The ABC’s of Lent | Death | 1 Corinthians 15.22 |

by | Mar 3, 2020

“For as in Adam all die, so also in Christ all will be made alive.” 1 Cor 15.22

”The LORD God commanded the man, saying, “From any tree of the garden you may eat freely; but from the tree of the knowledge of good and evil you shall not eat, for in the day that you eat from it you will surely die.” Gen 2.16-17

Jesus said to her, “I am the resurrection and the life; he who believes in Me will live even if he dies, and everyone who lives and believes in Me will never die. Do you believe this?” John 11.25-26

You’ve heard this quote before, “If there is one thing that’s certain it’s death and taxes.” Death is a certainly. It happens to all of us eventually. At one point, our body will stop functioning either through natural causes or by accidental means. As our world faces the scare of a new disease, the coronavirus, some have died through this and millions more are terrified that it might come to them.

But death, according to Scripture, not only is certain but is nothing to be feared. Death for the Christian is but the entrance into eternal life. As crazy as it sounds, death is not the final chapter. With Jesus, the final chapter entails everlasting life with him in heaven.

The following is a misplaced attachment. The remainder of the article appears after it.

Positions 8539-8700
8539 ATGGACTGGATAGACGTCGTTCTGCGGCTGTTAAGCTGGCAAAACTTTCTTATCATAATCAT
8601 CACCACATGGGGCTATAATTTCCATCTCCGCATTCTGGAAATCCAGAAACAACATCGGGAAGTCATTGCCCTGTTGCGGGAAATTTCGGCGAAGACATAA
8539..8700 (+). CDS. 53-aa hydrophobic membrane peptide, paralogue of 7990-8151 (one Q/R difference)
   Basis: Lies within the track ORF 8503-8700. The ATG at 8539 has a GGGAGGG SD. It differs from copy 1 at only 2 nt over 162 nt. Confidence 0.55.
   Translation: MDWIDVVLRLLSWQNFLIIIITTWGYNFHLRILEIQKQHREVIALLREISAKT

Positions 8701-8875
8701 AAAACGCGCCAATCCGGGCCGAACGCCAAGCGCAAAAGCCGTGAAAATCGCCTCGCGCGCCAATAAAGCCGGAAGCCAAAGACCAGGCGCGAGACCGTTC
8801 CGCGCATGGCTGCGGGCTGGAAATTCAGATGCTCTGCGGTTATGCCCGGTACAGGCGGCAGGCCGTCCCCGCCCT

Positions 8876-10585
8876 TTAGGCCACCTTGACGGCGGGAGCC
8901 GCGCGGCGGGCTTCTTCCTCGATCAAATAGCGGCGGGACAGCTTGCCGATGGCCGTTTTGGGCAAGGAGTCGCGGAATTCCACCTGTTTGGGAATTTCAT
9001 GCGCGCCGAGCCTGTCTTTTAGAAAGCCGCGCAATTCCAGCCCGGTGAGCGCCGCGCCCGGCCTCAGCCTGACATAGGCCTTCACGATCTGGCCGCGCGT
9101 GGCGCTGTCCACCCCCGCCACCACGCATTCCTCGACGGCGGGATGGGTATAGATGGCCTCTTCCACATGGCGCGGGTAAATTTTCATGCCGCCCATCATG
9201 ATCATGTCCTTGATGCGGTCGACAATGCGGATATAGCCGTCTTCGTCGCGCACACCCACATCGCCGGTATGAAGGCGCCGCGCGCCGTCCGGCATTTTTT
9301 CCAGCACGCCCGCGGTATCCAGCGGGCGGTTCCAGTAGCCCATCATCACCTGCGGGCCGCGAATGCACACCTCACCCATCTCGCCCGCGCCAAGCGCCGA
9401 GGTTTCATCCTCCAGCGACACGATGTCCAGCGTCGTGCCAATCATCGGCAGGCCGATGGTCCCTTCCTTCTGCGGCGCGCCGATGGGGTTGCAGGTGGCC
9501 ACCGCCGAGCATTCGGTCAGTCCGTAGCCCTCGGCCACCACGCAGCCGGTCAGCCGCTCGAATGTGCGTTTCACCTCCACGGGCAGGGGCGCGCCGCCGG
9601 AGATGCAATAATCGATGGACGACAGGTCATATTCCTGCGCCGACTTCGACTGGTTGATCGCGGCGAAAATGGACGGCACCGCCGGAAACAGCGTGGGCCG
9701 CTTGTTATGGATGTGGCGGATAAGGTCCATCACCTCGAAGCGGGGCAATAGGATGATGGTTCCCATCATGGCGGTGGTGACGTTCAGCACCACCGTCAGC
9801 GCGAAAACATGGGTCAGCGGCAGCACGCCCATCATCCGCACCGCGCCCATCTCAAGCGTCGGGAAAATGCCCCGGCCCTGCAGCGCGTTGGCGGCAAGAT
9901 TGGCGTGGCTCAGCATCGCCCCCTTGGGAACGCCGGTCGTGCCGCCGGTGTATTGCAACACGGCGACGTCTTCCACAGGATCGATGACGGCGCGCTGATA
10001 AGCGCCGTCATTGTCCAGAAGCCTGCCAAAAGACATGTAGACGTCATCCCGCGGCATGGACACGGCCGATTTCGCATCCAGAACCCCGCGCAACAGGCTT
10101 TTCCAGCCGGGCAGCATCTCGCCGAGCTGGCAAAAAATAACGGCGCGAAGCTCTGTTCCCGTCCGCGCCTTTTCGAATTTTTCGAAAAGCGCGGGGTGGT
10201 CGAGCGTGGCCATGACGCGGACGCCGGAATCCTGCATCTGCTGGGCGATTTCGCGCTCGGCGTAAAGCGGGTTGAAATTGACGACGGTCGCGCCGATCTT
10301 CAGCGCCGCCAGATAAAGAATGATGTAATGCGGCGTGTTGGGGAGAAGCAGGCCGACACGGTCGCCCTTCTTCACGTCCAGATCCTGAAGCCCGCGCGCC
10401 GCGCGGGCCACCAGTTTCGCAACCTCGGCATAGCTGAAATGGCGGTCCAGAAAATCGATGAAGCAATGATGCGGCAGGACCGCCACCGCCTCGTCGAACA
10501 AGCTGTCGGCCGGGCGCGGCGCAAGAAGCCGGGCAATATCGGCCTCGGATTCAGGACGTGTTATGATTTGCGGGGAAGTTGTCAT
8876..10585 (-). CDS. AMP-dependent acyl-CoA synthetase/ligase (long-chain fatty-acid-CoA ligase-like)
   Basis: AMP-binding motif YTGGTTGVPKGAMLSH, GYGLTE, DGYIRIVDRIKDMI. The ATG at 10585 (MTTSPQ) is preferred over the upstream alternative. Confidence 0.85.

Today we are talking about death. It’s one of the ABC’s of the Lenten journey. Death is mentioned in the Ash Wednesday practice of the imposition (placing of) the ashes on the forehead of pilgrims. The pastor or priest says, “From ashes you have come and from ashes you will return.” Happy news! But seriously, this is what will happen. We were formed from the dust, and our physical bodies will return to it. But, our souls will live with God forever if we believe in Jesus as the Christ.

Although death is not the end, it is a reminder of our mortality and of the passion of Jesus upon the cross. Romans 6.10 tells us, “For the death he died he died to sin, once for all, but the life he lives he lives to God.” This too is our formula as we walk with God — we die to sin but we live for God. Jesus did the same thing as he walked on this earth, living for God, but dying for our sin upon the cross.

This Lenten season, consider your own mortality. Understand that death will happen. But live for God. Trust in Jesus. Find hope in his arms and allow him to rescue you from the pain of sin and death so that you might not only have life on this earth, but also life everlasting.

“O Lord God, you are good. I praise your name. I am but a fleeting speck of life in this galaxy that you created. My 80 plus years will be a flash of light passing so quickly. The contributions will fade, but my love for you, and my soul entrusted to you — will live for ever. Come now, Holy Spirit, fill me with your grace and mercy. I love you Jesus and put my whole trust in your love. For you are good and your love endures forever.” Amen